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More Research Needed to Understand PTSD-Related Injuries

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Editor’s Note: This article is the last in four-part series addressing challenges related to workers’ compensation and pension benefits for psychological injuries. Read the first article about why first responders suffering from PTSD must be eligible for compensation. Read the second article about why states need clearer laws on PTSD compensation claims. Read the third article about why employers struggle to determine compensation claims for PTSD.

By Dr. Chuck RussoProgram Director of Criminal Justice at American Military University and
Dr. Stephanie Myers-Hunziker, Faculty Member, Criminal Justice at American Military University

The mental health and overall wellbeing of police officers, firefighters, and other first responders is a topic of critical importance that requires further research. The research that has been conducted highlights the impact psychological stress has on the life and career of first responders, but much more research must be done to prove how pervasive it is among first responders. Only through research will lawmakers and public and private leaders understand the severity of the problem and why PTSD-related injuries must qualify under workers’ compensation and pension plans.

Research on PTSD in Law Enforcement

A study of 100 suburban police officers explored the relationship between job-related stressors and post-traumatic stress disorder (PTSD). Researchers reported a statistically significant relationship between exposure to duty-related stress and symptoms of PTSD (Robinson et al., 1997). In addition, several researchers have confirmed that exposure to life and death threats showed the strongest correlation to PTSD (Robinson et al., 1997; Yehuda, 2002; Pietrzak et al., 2014).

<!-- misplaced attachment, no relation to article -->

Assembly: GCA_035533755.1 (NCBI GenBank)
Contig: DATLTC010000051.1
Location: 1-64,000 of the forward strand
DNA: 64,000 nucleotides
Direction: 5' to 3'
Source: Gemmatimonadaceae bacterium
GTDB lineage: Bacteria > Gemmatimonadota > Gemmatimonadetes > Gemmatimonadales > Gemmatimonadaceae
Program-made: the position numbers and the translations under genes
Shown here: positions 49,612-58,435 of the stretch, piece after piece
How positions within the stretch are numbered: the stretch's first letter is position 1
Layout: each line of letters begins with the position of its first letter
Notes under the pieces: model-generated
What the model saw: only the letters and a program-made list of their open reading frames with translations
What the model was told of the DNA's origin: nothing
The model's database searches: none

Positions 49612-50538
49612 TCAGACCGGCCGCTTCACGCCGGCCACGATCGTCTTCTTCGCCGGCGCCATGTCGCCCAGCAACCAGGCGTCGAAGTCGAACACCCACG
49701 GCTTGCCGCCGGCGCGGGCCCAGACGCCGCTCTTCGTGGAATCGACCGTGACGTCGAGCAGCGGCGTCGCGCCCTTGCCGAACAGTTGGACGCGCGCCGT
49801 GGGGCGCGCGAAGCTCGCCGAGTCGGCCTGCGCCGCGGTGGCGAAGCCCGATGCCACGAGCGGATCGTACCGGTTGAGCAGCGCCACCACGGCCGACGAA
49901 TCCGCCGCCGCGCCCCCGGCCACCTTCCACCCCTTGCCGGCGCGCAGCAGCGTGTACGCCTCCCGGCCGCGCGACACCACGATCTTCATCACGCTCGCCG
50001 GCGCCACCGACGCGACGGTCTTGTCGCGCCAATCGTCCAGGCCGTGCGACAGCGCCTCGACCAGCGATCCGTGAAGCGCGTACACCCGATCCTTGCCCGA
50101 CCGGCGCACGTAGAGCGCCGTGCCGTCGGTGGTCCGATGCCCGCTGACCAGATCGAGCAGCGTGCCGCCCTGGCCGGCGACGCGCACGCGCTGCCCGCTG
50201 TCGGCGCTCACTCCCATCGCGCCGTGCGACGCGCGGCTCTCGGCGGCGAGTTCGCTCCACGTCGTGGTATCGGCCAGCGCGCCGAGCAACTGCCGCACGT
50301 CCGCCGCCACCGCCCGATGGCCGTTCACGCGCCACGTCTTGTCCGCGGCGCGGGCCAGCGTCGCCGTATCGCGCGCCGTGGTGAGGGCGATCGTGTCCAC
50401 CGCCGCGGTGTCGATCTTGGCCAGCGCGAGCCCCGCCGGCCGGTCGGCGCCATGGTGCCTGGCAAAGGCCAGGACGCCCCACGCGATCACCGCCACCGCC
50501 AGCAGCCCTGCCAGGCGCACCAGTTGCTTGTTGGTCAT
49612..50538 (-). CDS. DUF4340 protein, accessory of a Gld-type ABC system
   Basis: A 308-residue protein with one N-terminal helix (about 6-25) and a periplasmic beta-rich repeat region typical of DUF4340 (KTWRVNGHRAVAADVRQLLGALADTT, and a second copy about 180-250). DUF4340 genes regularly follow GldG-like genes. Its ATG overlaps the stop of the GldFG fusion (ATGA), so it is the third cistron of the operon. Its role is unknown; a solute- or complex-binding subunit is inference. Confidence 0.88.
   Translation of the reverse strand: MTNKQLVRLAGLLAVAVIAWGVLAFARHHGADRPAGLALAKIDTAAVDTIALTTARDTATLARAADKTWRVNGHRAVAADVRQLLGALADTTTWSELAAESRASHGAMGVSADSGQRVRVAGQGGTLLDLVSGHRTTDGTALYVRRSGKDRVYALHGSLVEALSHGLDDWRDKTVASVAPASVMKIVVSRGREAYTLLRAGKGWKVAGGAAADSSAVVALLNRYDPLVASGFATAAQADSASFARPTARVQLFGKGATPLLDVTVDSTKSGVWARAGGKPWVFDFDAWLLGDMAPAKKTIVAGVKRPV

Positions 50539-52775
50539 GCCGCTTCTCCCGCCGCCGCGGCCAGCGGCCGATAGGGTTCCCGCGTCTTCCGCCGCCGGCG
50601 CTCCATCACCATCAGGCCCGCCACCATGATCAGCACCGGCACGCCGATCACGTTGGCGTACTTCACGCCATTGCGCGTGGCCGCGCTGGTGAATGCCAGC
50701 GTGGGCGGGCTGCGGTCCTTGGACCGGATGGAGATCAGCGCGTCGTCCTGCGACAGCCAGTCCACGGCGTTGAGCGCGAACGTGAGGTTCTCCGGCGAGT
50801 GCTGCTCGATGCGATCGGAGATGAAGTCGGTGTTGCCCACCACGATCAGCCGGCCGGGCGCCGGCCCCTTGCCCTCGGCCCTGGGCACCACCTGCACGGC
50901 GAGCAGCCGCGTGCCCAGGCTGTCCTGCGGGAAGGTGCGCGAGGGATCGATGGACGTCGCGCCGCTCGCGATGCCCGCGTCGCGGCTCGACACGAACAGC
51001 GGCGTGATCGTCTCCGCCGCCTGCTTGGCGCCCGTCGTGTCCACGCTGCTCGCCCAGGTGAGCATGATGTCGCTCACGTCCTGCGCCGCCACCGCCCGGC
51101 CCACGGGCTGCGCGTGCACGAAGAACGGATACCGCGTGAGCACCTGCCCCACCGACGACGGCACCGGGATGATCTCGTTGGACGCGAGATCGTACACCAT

[Free Magazine: Understanding and Managing Law Officer Stress]

Research also found that less experienced officers—those with 11 years or less in law enforcement—displayed PTSD symptoms at a higher rate than more experienced officers (Robinson et al., 1997). Researchers speculated that less experienced officers have not yet developed successful coping mechanisms for stressful occurrences that their more experienced counterparts developed over time.

In the Netherlands, police officers from five of the seven largest police agencies in the country were examined for internal and external risk factors for post-traumatic stress symptoms. Researchers identified 37 critical police incidents in the country (Carlier et al., 1997). Personnel were then invited to participate in the study whenever they experienced a work-related critical incident. Several officers—262 in all—volunteered for the study. Although there are obvious selection biases here, it is important to note that researchers found that post-traumatic stress symptoms were detected in 34 percent of participants, and that actual PTSD was detected in seven percent of the sample.

Researchers noted that emotional or mental exhaustion at the time of trauma was highly correlated to post-traumatic stress symptoms. This exhaustion is frequently experienced among personnel who respond to traumatic incidents, as many first responders spend hours on scene after the neutralization of the threat occurs.

Research on PTSD in the Fire Service

PTSD has the potential to impact all public safety professionals, not only law enforcement officers. Corneil, Beaton, Murphy, Johnson, and Pike (1999) examined urban firefighters in two countries, the United States and Canada, to determine the risk of PTSD amongst their ranks. Researchers utilized a 15-item measure of post-traumatic stress symptomology. Both United States and Canadian samples presented with similar rates of PTSD: 90 percent of the U.S. sample and 85 percent of the Canadian sample reported exposure to at least one traumatic incident within the past year and both had “high odds ratios for PTSD due to the work strain variable” (p. 139). PTSD experienced by U.S. and Canadian firefighters was reported as four to six times greater than that experienced by crime victims in the U.S.